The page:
Web banking malware slurps $1.2m for crooks, now kingpin 'fesses up

But who is the mysterious Samuel Gold?

theft

An online banking malware scam netted criminals $1.2m in stolen funds – and now one of the ringleaders is now facing hard time in the big house.

In August 2015, a Long Island online banking customer had $44,000 moved out of their account after a software nasty infected their PC and stole the account's login credentials. The FBI traced the transfer to a money mule, who forwarded on $42,500 to Vyacheslav Khaimov, 55, a worker at G&P Sports World by day. Within five days Khaimov, of Brooklyn, New York, had forwarded $24,580 of the money to a Thai bank account.

This theft led to a deeper investigation that showed Khaimov was a key figure in a number of banking thefts involving malware. In all the Feds estimated that $230,000 passed through his hands as part of a banking trojan ring that netted $1.2m in ill-gotten gains. Agents reckon the crooks attempted to swipe as much as $6m total.

"The proliferation of malicious software is a scourge on our society. Cybercriminal networks like the network that the defendant allegedly was a part of are responsible for pillaging innocent victims' bank accounts and wreaking havoc on our financial institutions through the use of malware," said US Attorney for the Eastern District of New York Robert Capers.

On Friday, Khaimov pleaded guilty to five charges including wire and banking fraud, conspiracy, and money laundering. While he awaits sentencing, the Feds are on the lookout for a Samuel Gold, who was responsible for hiring the money mules that funneled funds to Khaimov.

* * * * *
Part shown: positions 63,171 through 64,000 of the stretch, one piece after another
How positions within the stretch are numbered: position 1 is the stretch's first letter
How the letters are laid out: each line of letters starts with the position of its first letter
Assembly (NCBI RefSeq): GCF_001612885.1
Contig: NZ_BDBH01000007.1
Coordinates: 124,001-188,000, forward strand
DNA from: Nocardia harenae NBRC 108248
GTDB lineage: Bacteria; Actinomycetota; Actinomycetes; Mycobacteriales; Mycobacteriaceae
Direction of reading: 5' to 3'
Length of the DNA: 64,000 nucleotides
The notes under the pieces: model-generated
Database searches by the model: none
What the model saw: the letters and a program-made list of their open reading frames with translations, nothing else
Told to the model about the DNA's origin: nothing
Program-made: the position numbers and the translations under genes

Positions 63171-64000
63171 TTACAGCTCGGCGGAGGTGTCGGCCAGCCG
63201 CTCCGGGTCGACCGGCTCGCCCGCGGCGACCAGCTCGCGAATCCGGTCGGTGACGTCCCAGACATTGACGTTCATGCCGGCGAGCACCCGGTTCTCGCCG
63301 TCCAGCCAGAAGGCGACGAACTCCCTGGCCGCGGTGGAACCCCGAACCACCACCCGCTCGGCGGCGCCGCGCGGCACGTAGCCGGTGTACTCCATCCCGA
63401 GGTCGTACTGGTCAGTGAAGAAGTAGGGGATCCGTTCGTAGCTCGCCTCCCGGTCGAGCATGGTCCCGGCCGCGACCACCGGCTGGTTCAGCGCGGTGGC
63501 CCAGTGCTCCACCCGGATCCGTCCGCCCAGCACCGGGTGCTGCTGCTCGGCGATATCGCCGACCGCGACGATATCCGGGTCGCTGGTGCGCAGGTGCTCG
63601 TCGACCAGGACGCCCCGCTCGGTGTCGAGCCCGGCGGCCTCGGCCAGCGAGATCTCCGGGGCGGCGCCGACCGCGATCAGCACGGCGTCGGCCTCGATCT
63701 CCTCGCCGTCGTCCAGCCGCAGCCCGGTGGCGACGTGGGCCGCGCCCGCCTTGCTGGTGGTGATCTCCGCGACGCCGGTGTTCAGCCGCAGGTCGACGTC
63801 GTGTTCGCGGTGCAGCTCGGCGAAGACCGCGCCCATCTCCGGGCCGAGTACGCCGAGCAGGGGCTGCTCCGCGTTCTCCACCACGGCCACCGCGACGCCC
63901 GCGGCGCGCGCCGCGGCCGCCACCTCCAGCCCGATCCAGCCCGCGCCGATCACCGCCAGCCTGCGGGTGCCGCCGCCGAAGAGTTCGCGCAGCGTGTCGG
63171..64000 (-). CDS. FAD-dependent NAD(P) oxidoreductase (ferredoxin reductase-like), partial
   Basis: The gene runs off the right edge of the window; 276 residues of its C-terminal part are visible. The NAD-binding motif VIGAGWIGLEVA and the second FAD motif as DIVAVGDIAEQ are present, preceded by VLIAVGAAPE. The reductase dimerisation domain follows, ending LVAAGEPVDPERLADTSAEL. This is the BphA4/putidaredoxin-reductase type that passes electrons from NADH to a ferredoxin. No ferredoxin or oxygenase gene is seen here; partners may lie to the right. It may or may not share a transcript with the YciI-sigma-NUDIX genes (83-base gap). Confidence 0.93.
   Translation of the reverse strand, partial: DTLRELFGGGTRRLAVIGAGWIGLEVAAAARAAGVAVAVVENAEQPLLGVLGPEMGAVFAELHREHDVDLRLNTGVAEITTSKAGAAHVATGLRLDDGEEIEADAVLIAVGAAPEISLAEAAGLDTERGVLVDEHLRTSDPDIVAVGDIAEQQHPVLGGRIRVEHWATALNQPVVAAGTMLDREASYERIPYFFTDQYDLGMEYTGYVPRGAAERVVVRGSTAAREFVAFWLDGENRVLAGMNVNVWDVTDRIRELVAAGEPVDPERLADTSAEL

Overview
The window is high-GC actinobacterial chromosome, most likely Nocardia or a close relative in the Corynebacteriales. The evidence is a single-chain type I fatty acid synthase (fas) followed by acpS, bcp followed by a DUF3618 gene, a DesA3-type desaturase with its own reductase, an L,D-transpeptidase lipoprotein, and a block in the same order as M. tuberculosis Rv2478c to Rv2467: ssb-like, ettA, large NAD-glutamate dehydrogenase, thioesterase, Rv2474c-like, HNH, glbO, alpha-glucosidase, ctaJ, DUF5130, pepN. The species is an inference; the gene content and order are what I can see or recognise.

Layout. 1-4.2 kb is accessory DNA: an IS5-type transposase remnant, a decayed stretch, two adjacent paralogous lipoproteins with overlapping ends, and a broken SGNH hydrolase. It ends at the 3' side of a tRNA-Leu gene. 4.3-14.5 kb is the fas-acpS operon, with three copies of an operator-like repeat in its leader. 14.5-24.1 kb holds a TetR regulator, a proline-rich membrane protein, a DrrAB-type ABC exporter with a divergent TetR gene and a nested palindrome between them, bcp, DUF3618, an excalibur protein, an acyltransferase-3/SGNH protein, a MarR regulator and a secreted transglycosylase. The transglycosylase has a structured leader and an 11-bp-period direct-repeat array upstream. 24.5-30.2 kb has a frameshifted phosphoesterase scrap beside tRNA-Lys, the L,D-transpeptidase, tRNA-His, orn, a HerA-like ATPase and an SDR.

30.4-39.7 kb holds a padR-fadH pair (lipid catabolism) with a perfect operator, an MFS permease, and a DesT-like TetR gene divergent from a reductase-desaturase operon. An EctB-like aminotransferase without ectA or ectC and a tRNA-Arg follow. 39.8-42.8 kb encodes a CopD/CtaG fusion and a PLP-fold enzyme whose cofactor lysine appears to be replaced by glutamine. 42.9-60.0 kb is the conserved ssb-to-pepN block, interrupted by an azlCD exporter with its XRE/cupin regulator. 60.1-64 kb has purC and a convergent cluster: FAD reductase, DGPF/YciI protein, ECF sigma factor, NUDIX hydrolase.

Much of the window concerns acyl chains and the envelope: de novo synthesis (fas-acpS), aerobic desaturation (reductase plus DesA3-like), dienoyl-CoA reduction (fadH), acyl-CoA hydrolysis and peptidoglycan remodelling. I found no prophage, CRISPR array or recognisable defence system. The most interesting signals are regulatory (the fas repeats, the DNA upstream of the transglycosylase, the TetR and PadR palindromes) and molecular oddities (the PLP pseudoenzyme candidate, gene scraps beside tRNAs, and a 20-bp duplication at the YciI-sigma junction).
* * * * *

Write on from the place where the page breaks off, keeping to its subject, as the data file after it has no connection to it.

Those mules interviewed by the FBI claimed they had been hired by Gold to pass on money in exchange for a small commission. Khaimov then sent the funds on to two front companies, Reality Management Corp and First California, both of which were registered in Gold's name.

The court documents [PDF] show a clear link between Gold and Khaimov. What isn't clear is if Gold is an actual person or a fictitious creation of the thieves.

"Modern-day bank robbers no longer need a gunman and a getaway driver. Today, they just need a malware operator and money mules to carry out their crime from anywhere in the world," said FBI Assistant Director-in-Charge William Sweeney.

"This is an ongoing investigation conducted by the FBI's Cyber Task Force. We will continue to investigate all co-conspirators and bring them to justice." ®

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